What a joy and a blessing that our Lord Himself fights for us, and even though One of our race, the crucified and risen God-Man Jesus Christ, has defeated the devil, what comfort it is that we still enjoy the protection of armies of watchers and holy ones who do the Lord’s bidding in keeping us from danger and holding Satan at bay. For the devil is indeed at the top of the list of those whom our Lord warns, and not merely warns, but prophesies against: “Whoever causes one of these little ones who believe in Me to sin, it would be better for him if a millstone were hung around his neck, and he were drowned in the depth of the sea.” As the Lord reveals in His Word, Satan is to be drowned in a lake of fire, from which he will never be able to torment, possess, tempt, lure, accuse, or trick mankind again. His fate is sealed.

And yet, until that time, life in this fallen world is no child’s play. We are at war, dear brothers and sisters, desperate, hand-to-hand combat with the forces of evil. The devil bares his teeth like a ravenous lion at us. Death and darkness surround us. The grave mocks us. Satan leers at us. We are badgered and harried. But it is all a show and a sham, dear friends. Satan tells us that we are unworthy and that he has defeated us. He bids us to sin and turn our backs on God. But listen again, dear baptized Christians, to the mighty Word of God: “And war broke out in heaven: Michael and his angels fought with the dragon; and the dragon and his angels fought, but they did not prevail, nor was a place found for them in heaven any longer. So the great dragon was cast out, that serpent of old, called the Devil and Satan, who deceives the whole world; he was cast to the earth, and his angels were cast out with him.”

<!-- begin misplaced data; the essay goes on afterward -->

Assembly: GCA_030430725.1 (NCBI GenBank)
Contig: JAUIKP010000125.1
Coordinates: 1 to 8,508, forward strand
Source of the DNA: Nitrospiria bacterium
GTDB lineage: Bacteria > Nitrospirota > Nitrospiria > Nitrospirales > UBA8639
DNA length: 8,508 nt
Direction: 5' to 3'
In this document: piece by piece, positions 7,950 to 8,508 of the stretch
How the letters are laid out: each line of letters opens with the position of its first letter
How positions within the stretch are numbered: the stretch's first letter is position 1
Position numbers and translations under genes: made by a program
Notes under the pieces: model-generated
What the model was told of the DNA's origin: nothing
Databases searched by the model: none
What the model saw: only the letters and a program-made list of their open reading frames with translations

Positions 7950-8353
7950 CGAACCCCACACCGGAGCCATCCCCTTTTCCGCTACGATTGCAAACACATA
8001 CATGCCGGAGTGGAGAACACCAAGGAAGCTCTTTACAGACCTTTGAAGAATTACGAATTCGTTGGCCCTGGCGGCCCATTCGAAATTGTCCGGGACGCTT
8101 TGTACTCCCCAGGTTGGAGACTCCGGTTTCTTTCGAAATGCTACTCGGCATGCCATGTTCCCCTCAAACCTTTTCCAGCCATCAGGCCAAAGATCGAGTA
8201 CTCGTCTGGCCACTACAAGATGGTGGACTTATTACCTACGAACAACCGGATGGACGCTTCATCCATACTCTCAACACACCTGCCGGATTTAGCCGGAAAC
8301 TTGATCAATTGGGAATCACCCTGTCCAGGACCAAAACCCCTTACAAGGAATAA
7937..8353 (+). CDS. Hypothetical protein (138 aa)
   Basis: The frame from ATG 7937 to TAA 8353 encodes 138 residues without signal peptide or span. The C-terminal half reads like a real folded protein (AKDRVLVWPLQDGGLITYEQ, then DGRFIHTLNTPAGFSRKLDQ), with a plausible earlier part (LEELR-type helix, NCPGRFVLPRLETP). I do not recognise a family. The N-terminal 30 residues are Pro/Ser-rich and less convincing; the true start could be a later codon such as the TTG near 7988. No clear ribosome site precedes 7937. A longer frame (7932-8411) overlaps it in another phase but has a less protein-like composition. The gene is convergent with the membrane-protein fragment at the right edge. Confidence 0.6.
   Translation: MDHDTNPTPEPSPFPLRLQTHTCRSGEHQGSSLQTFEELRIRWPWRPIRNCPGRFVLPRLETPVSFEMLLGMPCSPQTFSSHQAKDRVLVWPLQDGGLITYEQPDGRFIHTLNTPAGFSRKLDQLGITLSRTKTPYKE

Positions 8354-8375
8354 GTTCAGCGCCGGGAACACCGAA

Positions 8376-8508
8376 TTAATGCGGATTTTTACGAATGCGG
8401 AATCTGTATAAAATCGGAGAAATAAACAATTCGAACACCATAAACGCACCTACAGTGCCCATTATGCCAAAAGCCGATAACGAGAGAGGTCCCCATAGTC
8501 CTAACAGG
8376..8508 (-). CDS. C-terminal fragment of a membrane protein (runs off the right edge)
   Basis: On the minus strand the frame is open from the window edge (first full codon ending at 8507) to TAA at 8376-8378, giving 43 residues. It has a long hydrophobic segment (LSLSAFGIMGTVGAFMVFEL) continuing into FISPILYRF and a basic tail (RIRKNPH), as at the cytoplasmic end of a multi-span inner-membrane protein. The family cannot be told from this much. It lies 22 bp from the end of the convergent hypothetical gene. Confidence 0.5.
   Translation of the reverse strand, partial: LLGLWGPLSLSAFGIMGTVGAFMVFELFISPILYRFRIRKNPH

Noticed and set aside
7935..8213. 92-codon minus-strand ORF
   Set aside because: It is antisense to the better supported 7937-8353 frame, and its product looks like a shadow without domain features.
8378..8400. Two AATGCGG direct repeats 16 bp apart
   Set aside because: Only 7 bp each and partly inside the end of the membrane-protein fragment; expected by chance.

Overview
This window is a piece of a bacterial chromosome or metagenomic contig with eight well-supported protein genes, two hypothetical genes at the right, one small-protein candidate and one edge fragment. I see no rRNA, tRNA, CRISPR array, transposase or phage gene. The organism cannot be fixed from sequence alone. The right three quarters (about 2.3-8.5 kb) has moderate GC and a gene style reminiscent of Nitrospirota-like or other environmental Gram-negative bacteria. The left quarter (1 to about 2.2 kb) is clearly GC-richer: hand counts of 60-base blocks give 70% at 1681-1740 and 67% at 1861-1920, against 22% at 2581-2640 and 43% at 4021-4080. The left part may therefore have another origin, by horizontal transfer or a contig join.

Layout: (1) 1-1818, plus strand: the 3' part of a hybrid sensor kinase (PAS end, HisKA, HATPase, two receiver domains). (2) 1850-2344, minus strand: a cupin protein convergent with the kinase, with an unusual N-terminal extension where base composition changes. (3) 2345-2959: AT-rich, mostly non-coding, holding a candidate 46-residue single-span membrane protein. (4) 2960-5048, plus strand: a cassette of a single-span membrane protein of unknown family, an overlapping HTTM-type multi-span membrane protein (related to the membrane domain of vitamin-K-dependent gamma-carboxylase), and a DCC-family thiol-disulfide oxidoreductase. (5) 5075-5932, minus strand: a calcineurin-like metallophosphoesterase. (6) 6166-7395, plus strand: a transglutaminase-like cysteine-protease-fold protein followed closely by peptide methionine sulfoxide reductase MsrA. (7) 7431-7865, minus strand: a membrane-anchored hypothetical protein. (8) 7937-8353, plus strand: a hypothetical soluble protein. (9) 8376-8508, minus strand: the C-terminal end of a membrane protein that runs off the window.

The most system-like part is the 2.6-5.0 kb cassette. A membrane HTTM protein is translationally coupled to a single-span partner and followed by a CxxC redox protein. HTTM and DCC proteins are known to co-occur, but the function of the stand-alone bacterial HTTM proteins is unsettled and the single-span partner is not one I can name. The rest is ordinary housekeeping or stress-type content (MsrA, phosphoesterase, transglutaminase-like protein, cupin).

Satan is a deceiver “who deceives the whole world.” He is a liar. Indeed, he is the father of lies. So what does it mean when the chief liar himself tries to convince us that we are unworthy of the Gospel and that we are in his grip? It is just another worthless, formless lie, dear friends. You were baptized in the name of the Father and of the Son and of the Holy Spirit. You were marked with the seal and the sign of the Holy Cross, the most repugnant reminder of Satan’s humiliating and skull-crushing defeat. You have been freely given the Holy Spirit in your baptism. You are freely given the Word of the Lord Jesus Himself declaring you to be worthy, to be forgiven, to be in communion with Him – not merely spiritually, but in the flesh. Your body is mingled with His body and your blood is mingled with His blood – the blood of the New Testament, the Testament that bespeaks you worthy over and against the pathetic empty lies of Satan, the demoted angel whose time is short.